Jonathan Swift was a brilliant writer and intellectual of Ireland. He is known for his wit and talent with language, though I suspect that many are not aware of the full range of his works (I know I wasn’t, before reading about them all). He wrote in a style that is widely known to be deeply satirical. Swift was a man whose position in the comfortable class was secure, and who was able to write and learn as he wished—studying and living in both England and Ireland. Yet, he still chose to see and bear witness to the calamity that had befallen the less fortunate people in his country. When those in power chose to reduce their adversaries to powerless entities, living in the hostile world that was once their own country, many turned a blind eye. Swift is significant because he drew attention to the suffering and plight of the poor of Ireland with his satirical, ironic works—including his well-known essay, A Modest Proposal. This dark, satirical piece suggests a plan for what the government should do with impoverished Irish children; it was such a ghastly piece of writing that people couldn’t help but take notice.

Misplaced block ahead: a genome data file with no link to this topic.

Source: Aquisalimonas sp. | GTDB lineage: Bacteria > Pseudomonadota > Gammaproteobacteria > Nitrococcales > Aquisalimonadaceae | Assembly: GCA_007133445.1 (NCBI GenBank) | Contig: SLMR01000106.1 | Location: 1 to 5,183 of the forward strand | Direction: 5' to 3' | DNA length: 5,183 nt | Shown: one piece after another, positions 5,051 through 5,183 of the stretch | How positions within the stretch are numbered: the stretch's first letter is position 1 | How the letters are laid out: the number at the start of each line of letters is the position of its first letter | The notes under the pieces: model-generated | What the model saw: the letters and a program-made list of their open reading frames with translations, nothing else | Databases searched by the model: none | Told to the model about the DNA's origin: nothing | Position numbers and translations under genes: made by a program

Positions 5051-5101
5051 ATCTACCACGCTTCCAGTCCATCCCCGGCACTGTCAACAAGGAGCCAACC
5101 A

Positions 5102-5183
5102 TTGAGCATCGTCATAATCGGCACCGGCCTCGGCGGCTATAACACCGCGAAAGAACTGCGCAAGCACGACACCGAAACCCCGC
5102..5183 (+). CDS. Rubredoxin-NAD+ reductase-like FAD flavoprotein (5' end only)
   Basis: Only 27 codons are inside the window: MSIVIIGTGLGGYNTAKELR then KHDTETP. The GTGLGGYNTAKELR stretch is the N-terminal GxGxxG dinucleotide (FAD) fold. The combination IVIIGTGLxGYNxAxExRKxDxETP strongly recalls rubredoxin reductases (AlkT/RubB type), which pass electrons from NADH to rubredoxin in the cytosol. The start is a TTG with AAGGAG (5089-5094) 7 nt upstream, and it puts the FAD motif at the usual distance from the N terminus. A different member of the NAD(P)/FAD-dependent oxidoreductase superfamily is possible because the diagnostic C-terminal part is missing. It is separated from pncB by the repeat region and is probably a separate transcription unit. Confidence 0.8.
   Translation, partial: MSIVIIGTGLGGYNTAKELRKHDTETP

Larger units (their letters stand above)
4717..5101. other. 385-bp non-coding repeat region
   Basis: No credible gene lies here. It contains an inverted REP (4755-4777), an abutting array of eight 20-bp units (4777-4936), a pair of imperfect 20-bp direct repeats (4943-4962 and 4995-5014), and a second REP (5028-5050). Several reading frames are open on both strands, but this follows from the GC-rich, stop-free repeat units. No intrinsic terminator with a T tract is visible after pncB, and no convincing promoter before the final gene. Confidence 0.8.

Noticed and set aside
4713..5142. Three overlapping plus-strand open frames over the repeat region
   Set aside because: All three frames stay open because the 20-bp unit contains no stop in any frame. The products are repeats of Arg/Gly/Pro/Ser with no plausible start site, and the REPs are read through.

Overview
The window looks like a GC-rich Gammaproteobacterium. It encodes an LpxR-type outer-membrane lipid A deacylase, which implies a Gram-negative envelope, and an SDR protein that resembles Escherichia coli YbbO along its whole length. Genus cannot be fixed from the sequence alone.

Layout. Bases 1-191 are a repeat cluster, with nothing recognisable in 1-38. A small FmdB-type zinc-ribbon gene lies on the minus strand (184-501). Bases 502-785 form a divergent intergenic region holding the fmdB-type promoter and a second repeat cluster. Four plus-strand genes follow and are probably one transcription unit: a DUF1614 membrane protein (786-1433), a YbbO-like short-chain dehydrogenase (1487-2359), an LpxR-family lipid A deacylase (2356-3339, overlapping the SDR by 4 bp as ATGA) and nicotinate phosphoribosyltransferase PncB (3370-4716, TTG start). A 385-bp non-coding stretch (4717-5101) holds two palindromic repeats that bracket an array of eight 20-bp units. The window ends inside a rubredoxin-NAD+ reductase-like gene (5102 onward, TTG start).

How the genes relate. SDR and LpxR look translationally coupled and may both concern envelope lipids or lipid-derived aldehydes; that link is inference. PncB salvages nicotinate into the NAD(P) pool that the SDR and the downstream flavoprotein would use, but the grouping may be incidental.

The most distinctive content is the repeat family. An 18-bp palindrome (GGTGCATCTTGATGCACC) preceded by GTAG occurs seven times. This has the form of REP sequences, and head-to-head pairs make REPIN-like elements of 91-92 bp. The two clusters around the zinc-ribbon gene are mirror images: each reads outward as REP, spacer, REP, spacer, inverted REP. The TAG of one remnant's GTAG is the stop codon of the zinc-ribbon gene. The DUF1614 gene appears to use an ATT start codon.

What interested me about Kilfeather’s section on Jonathan Swift was that it showed the deeply pervasive, ubiquitous impact that the legal system had on those who could do nothing to defend themselves. By forcing people from their land and giving it to those that were colonizing it (as well as enacting many other laws of blatant discrimination), the government systematically stripped the power and autonomy from those that found themselves homeless and bereft—often with nowhere to go but the streets. And though Swift was definitely not Catholic (and was in fact associated with the Anglican Church and Church of Ireland), even he saw the inhuman conditions of those not part of his religious group. Swift was born in 1667—and this was about the time that Catholic ownership of land began to deeply and swiftly decline, according to OpenLearn maps. By the time his piece A Modest Proposal was published in 1729, poverty and discrimination were not only common but widely accepted. The fact that even he, a well-off political and religious individual, was inclined to write about it, perhaps says just as much about the state of poverty in Ireland during that time as it does about him. Swift’s works show us that things such as the widespread loss of land should not be looked at as only that—a loss of land—but also a sign and symptom of the turmoil and suffering of a people who would be overpowered and destitute for many years to come.